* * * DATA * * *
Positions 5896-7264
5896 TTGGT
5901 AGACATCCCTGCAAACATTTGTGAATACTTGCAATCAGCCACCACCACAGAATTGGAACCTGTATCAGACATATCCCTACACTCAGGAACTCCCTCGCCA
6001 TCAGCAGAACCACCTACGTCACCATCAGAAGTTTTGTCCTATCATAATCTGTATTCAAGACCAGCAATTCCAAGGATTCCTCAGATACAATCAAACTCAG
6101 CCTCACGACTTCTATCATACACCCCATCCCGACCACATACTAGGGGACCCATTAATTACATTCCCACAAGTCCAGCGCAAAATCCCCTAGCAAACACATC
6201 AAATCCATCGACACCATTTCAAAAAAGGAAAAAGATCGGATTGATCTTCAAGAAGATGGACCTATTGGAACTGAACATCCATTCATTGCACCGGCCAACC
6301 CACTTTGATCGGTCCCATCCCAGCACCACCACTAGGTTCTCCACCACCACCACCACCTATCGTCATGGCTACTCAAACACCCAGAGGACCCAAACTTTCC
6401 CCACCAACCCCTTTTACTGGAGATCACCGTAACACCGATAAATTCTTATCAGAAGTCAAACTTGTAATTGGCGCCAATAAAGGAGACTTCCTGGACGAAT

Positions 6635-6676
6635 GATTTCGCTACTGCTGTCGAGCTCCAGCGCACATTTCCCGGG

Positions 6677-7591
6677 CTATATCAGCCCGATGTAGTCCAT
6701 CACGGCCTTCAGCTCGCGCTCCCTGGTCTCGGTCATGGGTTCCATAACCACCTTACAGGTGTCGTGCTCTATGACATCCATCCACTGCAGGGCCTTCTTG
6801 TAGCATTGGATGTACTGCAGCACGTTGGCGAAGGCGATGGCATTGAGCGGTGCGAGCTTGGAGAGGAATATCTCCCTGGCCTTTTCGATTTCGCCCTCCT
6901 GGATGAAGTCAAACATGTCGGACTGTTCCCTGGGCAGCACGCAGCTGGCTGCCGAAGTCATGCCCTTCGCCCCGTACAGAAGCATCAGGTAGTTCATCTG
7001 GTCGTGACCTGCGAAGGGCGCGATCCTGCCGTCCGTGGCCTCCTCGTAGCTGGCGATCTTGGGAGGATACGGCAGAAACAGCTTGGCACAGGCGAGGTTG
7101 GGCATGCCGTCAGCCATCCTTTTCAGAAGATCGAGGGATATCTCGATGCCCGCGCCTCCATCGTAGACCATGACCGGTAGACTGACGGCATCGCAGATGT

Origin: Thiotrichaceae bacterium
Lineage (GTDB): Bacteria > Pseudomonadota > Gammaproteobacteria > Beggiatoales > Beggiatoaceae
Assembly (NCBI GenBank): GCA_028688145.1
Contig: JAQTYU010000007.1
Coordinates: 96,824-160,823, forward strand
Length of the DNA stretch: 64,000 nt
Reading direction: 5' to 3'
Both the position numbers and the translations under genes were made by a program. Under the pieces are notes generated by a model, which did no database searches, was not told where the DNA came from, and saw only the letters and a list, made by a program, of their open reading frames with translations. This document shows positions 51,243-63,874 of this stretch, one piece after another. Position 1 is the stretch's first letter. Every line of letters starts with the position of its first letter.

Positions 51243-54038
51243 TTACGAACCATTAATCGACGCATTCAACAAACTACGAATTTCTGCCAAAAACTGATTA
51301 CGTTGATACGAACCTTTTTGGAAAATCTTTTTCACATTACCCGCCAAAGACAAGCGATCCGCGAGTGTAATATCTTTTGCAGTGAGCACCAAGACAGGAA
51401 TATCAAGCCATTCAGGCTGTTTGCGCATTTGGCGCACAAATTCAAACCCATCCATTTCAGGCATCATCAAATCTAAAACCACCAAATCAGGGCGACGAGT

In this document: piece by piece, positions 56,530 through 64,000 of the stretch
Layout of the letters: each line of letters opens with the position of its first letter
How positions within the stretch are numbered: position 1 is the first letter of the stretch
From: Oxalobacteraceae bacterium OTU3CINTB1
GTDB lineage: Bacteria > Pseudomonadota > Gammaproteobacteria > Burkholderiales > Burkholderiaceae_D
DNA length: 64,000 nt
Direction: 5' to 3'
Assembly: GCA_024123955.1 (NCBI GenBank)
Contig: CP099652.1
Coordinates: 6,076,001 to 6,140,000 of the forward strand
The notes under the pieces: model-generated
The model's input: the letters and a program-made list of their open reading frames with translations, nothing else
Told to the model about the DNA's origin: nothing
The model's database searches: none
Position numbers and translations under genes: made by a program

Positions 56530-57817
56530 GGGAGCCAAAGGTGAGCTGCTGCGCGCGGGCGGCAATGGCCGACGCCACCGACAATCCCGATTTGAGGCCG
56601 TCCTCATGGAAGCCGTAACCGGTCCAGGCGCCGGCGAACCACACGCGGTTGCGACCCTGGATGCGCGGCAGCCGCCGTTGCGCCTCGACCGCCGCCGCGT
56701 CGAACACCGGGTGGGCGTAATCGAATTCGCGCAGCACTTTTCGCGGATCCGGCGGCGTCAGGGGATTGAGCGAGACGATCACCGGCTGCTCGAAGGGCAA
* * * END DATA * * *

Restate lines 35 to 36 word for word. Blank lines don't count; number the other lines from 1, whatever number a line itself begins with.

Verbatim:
DNA length: 64,000 nt
Direction: 5' to 3'